Thoracic epidural anesthesia through a catheter inserted by the caudal approach has been tested by several authors with differing results. In the third phase of a study by Bosenberg et al. in which an 18-G catheter was used, the thoracic level was reached in all the neonates enrolled. However, in the first phase of the study, involving older children, only the epidural lumbar space was reached. Those surprising results agree with ours for patients older than 1 yr, in only 17% of whom the thoracic epidural space was reached. We believe this low success rate may be due to the lumbosacral curvature that appears after age 1 yr as a consequence of standing and walking. Gunter and Eng solved this problem by threading a styletted 24-G catheter into the caudal space, reaching the thoracic epidural level in 19 of 20 children. This solution is less than ideal, however, as it involves introducing an element that is less flexible than the simple 19-G catheter, as well as more expensive.
We tested the possibility of providing thoracic epidural anesthesia by inserting the catheter at the lumbar level. We were able to reach the objective in only 7 of 39 patients, however. The 19-G polyethylene catheter may be too flexible even for a lumbar approach, bending and hitting against nearby structures. Alternatively, our poor rate of success may be due to contact of the tip with the dura as a result of the perpendicular, median insertion of the needle, a phenomenon described by Blomberg in adult patients. Using an epiduroscope, Blomberg noticed that a tip inserted along the medial line raised the dura like a tent, interfering with movement of the catheter cephalad. Approaching the epidural space at an angle of 120–135 degrees may facilitate catheter entry and ascent, as has been described in adults. Ascent also might be facilitated by a paramedian insertion, as described by other authors, [8,9]although this approach presents an arguably greater risk of vascular puncture and the risk that the needle may not follow the desired route between the skin and the epidural space. We reported a case in which we inserted a catheter into the epidural space using a paramedian approach only to observe that the tip followed a route to the side opposite that desired. .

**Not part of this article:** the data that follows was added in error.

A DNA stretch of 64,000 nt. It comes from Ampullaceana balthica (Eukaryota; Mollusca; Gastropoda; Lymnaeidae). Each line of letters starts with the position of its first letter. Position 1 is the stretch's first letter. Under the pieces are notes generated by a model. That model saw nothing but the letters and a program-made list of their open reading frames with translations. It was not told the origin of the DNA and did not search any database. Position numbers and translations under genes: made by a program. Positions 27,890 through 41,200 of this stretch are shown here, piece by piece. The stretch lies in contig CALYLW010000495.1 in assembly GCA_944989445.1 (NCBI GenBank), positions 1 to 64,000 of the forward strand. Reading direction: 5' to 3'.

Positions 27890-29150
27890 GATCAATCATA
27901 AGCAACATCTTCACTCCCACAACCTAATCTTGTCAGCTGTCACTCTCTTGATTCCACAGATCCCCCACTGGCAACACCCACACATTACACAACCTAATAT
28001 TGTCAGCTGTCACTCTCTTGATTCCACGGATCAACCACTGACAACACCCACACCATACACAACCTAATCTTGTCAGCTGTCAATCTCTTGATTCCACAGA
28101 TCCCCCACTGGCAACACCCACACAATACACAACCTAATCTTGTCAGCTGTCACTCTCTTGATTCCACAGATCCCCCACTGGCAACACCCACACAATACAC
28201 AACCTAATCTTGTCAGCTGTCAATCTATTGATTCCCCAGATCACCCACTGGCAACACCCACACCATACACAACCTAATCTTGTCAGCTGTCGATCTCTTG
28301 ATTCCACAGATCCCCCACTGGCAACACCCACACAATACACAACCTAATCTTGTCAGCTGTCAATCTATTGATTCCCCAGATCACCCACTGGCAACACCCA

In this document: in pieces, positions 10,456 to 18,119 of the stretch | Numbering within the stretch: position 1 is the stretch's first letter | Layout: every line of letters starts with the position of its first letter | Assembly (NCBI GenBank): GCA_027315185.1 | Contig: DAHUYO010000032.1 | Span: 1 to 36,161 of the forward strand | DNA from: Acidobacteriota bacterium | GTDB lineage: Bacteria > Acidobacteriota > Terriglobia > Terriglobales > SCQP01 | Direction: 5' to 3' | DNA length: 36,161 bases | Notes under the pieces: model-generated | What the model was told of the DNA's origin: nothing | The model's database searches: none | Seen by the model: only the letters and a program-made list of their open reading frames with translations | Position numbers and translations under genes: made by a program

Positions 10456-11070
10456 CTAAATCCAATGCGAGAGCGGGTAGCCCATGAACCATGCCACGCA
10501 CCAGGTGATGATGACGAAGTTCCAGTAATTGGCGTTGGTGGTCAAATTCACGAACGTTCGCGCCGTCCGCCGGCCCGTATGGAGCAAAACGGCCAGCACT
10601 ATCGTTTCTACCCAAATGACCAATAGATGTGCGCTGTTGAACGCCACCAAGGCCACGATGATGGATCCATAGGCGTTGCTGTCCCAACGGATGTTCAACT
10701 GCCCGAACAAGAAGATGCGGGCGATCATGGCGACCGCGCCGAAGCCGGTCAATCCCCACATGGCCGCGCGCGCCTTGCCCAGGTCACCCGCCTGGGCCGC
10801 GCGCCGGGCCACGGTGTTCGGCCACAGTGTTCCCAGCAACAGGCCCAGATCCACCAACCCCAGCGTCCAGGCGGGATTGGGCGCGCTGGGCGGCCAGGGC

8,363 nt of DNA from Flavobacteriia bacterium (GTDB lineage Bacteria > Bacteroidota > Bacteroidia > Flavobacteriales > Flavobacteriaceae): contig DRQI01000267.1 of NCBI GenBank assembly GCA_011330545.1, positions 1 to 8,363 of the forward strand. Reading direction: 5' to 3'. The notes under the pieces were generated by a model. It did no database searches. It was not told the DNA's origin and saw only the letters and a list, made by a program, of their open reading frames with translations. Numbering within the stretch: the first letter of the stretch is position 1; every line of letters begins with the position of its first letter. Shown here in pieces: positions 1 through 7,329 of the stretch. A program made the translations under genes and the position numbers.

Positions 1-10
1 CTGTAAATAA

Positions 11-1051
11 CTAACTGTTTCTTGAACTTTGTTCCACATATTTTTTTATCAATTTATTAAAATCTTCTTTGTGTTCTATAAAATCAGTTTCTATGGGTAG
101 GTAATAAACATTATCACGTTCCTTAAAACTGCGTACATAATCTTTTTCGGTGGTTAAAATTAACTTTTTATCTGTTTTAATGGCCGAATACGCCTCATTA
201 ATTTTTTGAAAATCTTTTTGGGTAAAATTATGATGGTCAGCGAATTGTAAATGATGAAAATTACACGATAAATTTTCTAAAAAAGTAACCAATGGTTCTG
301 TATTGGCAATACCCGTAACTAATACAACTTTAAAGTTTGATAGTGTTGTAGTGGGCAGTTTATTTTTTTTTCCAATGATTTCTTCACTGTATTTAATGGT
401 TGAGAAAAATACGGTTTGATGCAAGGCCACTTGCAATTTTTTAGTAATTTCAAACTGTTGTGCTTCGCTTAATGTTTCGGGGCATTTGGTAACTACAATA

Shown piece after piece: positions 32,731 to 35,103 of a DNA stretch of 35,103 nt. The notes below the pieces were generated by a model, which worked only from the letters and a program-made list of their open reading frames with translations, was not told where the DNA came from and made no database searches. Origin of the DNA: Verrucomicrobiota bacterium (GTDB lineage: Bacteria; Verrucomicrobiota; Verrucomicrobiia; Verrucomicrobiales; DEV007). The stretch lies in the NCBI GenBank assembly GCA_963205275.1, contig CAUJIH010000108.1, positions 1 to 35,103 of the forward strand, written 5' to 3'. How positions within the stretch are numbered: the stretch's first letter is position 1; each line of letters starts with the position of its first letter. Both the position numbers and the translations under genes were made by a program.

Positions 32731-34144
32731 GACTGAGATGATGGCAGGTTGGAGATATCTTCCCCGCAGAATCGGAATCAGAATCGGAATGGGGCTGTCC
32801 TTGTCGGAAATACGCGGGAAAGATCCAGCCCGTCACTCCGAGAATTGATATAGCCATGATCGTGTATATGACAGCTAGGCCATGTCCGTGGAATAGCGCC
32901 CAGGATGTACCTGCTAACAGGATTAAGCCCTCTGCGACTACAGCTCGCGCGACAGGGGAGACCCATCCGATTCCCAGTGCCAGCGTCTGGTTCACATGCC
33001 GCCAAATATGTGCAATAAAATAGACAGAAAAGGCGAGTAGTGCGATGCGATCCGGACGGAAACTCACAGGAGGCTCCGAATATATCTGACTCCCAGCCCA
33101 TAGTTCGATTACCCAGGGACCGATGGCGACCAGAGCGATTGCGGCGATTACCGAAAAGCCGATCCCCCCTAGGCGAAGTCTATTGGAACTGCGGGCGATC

Neither ease/difficulty of entrance nor age predicted successful placement in our patients. Our data suggest that, although difficulty advancing the catheter indicates that failure is likely, ease is not a sign of success. The catheters advancing with difficulty never reached the desired level, and the maneuver of flexing the lower extremities on the abdomen and thorax did not improve outcome. Analyzing the ages of the six patients with easy entrance and success in reaching the desired level, we found that two were younger than 1 yr and four were older. Age, therefore, was not a factor that predicted successful placement in our patients.
In summary, we consider lumbar insertion of an unstiffened 19-G catheter to be a poor technique for reaching the thoracic epidural space. If the technique is tried, it is essential to verify placement of the tip radiologically. We also suggest that an unstiffened catheter should not be advanced farther than 2–3 cm if the potential knotting observed in Figure 1(A) and Figure 2(A) is to be avoided. At this time, the pediatric anesthesiologist must assess whether the patient is at less risk for neurologic damage, vascular damage, or dural puncture if the needle is inserted segmentally to deliver an unstiffened catheter or if the styletted catheter is used.